Independent study is the time outside your scheduled timetable, where you’ll be expected to study independently. This typically involves coursework, assignments, reading, preparing presentations and exam revision.

Assessment
Written
Practical
Coursework

First year

100%

Second year

100%

Final year

18%

82%


Written assessment typically includes exams and multiple choice tests.

Practical is an assessment of your skills and competencies. This could include presentations, school experience, work experience or laboratory work.

Coursework typically includes essays, written assignments, dissertations, research projects or producing a portfolio of your work.

Our teaching staff

Where you'll study

The location below may not be the exact location of all modules on your timetable. The buildings you'll be taught in can vary each year and depend on the modules you study.

Hull Campus

Click to view directions on Google Maps

Studying sociology and social sciences at Hull means examining the forces and events – like Brexit – that shape the world around us.

Graduate with a breadth of knowledge or choose to specialise in social anthropology, gender and equality, or religion.

Right from the start, you'll gain practical skills that social scientists use to investigate and explain our constantly changing world.

Our students learn by doing sociology, including creating websites, podcasts, posters, photo blogs and short video clips.

Entry requirements

During Clearing we look at all of your qualifications and experience, not just your academic grades – you're more than just letters on a page!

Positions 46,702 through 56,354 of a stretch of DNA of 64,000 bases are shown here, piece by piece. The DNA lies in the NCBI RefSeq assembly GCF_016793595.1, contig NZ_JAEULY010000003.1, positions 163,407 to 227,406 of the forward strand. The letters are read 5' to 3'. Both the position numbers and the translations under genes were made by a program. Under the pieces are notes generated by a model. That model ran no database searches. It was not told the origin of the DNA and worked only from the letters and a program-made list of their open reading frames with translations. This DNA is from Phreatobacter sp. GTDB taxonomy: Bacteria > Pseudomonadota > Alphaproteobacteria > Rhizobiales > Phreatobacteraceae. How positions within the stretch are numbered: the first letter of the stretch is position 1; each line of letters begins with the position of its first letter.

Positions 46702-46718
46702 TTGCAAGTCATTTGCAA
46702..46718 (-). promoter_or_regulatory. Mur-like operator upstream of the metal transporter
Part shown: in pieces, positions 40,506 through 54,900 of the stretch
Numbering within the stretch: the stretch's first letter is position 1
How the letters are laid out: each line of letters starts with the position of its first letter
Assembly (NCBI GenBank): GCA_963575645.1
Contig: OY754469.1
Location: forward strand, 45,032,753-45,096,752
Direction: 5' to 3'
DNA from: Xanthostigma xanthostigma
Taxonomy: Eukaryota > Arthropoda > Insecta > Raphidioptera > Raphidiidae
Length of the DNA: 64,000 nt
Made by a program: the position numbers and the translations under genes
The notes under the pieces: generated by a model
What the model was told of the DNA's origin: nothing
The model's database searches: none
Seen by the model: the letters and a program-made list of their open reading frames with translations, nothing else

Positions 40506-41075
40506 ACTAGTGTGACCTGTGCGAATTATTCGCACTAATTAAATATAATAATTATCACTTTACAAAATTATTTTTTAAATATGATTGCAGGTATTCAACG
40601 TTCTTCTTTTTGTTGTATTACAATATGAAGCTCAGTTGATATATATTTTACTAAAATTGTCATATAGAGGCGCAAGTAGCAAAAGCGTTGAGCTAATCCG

Some courses do still have requirements such as previous study in your subject area, or specific GCSE grades. Others have additional requirements such as an interview or a satisfactory DBS check.

Please call us now on 01482 462238 to find out if we have a course that’s suitable for you.

International students

If you require a Tier 4 student visa to study or if your first language is not English you will be required to provide acceptable evidence of your English language proficiency level.

This course requires academic IELTS 6.0 overall, with no less than 5.5 in each skill. For other English language proficiency qualifications acceptable by this University, please click here.

If your English currently does not reach the University's required standard for this programme, you may be interested in one of our English language courses.

Visit your country page to find out more about our entry requirements.

Fees and funding

  • Home/EU: £9,250 per year*
  • International: £13,500 per year*

*The amount you pay may increase each year, in line with inflation - but capped to the Retail Price Index (RPI).

UK and EU students can take out a tuition fee loan to cover the cost of their course, and UK students can take out a maintenance loan of up to £8,700 to cover living costs.